World Cup 2022: Red Card for Human Rights


World Cup trophy. Photo Credit to Rhett Lewis from Unsplash.

Elena Wright

Every four years, the entire world comes together for, arguably, one of the biggest celebrations of sports, patriotism, and long term rivalries. 

Having been hosted in virtually every continent, the World Cup boasts 211 member nationsmore than the United Nations at 18 less with 193 member states. In 2018, over 3.5 billion people tuned in to watch the tournament held in Russia. 

Soccer holds vast power and influence in the world of sports and politics. Being the most popular ball game in the world, soccer has been played for centuries by people (though modern soccer as we know it originated in late 19th century England). 

Alex Kimbro, a social studies teacher and assistant for the State High Boys Soccer program, has been involved with the sport in some form for his whole life. He explained that outside of the US, soccer is more than just a sport. 

“When we look at other countries in the world that are older than us in terms of how long they’ve existed, soccer has become something that is ingrained in their cultural practices and really popular as not only a professional, but a really popular leisure sport as well,” Kimbro said.

Henry Pinto, a senior, played mid-field and forward on the State High Boys soccer team. He explained that for his family, soccer has always been there. “It’s kind of built into heritage, like, my family’s always been playing. My dad grew up in Argentina and our family’s just soccer based,” Pinto explained.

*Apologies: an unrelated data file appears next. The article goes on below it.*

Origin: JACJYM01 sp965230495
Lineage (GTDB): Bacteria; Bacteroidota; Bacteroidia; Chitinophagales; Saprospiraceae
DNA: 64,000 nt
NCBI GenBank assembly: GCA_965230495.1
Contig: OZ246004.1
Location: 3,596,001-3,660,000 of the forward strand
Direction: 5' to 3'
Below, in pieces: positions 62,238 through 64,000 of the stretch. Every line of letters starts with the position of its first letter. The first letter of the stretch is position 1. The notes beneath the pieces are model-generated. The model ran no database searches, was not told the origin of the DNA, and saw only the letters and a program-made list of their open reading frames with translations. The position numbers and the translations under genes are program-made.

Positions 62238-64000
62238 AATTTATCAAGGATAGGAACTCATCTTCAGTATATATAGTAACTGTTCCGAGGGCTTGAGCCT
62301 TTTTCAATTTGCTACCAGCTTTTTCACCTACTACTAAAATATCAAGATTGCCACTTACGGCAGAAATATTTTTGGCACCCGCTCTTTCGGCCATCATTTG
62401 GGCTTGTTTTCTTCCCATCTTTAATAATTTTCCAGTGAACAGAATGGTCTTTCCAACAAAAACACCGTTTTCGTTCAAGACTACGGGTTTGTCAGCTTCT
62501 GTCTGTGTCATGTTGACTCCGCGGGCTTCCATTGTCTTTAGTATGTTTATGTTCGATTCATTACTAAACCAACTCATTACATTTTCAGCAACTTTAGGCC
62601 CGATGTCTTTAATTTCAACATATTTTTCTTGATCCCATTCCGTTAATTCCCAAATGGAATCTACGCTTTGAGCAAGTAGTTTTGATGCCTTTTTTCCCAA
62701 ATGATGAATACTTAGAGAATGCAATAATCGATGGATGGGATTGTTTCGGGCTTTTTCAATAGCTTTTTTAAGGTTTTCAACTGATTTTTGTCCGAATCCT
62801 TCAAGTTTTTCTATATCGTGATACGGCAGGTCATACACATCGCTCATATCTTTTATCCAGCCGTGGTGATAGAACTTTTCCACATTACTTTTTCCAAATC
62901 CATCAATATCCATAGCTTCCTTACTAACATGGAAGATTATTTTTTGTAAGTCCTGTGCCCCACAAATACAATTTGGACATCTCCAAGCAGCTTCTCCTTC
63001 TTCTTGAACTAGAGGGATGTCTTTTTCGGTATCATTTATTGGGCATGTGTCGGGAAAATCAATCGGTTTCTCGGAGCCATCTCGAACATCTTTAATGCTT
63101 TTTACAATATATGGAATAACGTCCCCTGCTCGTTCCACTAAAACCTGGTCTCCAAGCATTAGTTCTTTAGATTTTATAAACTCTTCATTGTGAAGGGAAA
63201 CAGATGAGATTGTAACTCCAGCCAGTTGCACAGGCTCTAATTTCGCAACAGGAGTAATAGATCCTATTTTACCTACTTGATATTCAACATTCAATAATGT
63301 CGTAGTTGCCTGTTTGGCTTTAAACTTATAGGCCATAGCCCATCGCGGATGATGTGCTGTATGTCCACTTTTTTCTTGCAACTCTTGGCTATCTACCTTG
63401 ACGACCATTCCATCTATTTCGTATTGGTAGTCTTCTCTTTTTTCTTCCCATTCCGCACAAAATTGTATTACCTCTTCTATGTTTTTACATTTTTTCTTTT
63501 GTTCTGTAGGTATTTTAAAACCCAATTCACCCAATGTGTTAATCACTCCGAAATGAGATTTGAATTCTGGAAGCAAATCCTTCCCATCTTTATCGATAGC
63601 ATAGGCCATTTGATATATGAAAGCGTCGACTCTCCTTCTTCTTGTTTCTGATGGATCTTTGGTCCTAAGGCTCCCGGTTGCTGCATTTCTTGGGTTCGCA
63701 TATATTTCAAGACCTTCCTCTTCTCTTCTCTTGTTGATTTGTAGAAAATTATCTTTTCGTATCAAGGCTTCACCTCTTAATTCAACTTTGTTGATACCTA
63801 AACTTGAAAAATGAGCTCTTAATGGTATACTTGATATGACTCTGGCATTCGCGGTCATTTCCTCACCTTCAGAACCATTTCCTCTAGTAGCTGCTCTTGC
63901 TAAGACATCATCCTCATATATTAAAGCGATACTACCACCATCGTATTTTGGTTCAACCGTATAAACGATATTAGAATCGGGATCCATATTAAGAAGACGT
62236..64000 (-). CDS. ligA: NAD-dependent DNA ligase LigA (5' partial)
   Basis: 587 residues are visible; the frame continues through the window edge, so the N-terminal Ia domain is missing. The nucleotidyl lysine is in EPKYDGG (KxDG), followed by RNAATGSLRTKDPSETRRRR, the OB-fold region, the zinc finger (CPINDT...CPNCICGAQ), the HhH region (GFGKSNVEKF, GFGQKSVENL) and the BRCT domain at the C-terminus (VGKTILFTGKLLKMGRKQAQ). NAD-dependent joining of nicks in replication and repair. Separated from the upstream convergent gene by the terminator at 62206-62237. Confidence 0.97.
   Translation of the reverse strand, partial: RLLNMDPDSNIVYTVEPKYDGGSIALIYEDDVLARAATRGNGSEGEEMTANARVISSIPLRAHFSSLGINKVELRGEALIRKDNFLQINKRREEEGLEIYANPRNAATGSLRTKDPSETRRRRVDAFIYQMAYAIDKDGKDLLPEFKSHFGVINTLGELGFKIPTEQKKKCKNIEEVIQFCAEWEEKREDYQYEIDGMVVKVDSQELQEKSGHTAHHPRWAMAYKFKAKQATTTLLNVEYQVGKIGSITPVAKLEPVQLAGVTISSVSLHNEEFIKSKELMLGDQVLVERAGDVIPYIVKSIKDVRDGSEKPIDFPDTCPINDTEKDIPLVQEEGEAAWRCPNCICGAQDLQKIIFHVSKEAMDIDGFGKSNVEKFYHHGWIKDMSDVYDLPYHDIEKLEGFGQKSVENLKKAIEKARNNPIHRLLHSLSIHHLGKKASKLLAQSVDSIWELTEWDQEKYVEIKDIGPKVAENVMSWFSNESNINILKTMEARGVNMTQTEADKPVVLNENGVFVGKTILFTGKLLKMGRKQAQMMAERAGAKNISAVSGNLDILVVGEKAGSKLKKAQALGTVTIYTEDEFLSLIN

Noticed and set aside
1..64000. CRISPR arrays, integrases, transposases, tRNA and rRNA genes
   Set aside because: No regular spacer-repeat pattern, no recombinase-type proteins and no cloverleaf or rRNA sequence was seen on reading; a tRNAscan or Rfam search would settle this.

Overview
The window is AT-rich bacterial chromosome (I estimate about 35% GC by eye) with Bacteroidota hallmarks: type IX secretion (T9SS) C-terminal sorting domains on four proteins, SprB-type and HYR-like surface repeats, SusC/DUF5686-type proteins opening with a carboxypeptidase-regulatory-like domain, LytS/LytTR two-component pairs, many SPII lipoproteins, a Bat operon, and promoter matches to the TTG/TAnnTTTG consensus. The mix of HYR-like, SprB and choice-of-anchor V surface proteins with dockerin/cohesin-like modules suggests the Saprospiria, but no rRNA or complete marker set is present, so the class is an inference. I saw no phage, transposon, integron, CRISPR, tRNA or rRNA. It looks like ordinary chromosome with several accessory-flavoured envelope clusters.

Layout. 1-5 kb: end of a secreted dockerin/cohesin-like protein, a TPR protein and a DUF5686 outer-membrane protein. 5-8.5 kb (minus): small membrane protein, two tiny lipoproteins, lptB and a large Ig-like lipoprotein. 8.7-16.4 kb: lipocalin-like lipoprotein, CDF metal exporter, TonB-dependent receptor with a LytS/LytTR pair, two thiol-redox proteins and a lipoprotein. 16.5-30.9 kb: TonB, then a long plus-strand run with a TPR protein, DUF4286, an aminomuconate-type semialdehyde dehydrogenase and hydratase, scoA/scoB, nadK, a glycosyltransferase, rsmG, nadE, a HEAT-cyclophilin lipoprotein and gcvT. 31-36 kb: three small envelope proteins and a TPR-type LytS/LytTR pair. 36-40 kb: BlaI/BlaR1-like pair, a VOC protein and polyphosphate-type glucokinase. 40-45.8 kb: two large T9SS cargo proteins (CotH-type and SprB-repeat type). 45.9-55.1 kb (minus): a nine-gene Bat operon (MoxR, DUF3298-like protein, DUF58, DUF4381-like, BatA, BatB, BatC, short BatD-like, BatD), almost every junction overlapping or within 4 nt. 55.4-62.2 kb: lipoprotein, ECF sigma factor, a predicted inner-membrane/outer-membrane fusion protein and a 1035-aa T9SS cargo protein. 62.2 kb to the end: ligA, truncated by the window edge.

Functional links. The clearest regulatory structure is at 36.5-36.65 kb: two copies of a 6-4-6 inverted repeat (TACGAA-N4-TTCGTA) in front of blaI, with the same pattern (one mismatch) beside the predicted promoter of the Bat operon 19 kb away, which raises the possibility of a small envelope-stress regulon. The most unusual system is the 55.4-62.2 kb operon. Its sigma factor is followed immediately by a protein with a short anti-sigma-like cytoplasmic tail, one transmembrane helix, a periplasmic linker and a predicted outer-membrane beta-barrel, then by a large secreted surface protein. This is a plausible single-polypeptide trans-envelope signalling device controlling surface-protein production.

A sport celebrated and enjoyed all over the world with billions of fans, provides an opportunity for massive influence and impact. The 2022 World Cup in Qatar brings an increase in tourism and economic growth as well as an estimated 5 billion viewers watching their country’s stadiums. However, all these benefits came with a massive cost; over 6500 migrant workers have died in Qatar since it was granted the right to host the cup in 2010. Amid a slew of other controversies including anti-LGBTQ laws, treatment of women, and censorship, many teams and activists have protested in Qatar and called into question the governing body behind the 2022 World Cup. 

FIFA (Fédération Internationale de Football Association), the governing body behind soccer and the World Cup, has had its own history of being, as Pinto described “a little sketchy.”

Started in Paris in 1904, FIFA was created to regulate the sport of soccer for its European members. Membership grew around the world alongside the popularity of soccer and in 1930, the first World Cup was held in Uruguay. 

Since then, FIFA and football have grown to be enormously popular, and profitable. 

When in 2010, a country smaller than Connecticut lacking space and infrastructure with a team that had never qualified for a World Cup beat the US, Japan, and Australia, among others, suspicions arose.

 The 2022 World Cup in Qatar and the 2018 Cup in Russia were announced in 2010 by officials and executives who in 2015, would be indicted for racketeering conspiracy and corruption.

There are many benefits for a country to host the World Cup. “You have people that are now spending money in the country that wouldn’t have before, and you also get a chance to, in the best cases, kind of brag on the world stage of some of the good things your country is doing,” Kimbro said. 

With more than half of humanity watching, the World Cup, many see it as an opportunity to boast achievements, or to cleanse their bad image through “sportswashing”.

“Having that global picture on TV every day for nearly a month and a half just can be a nice almost advertisement for your country,” Kimbro explained.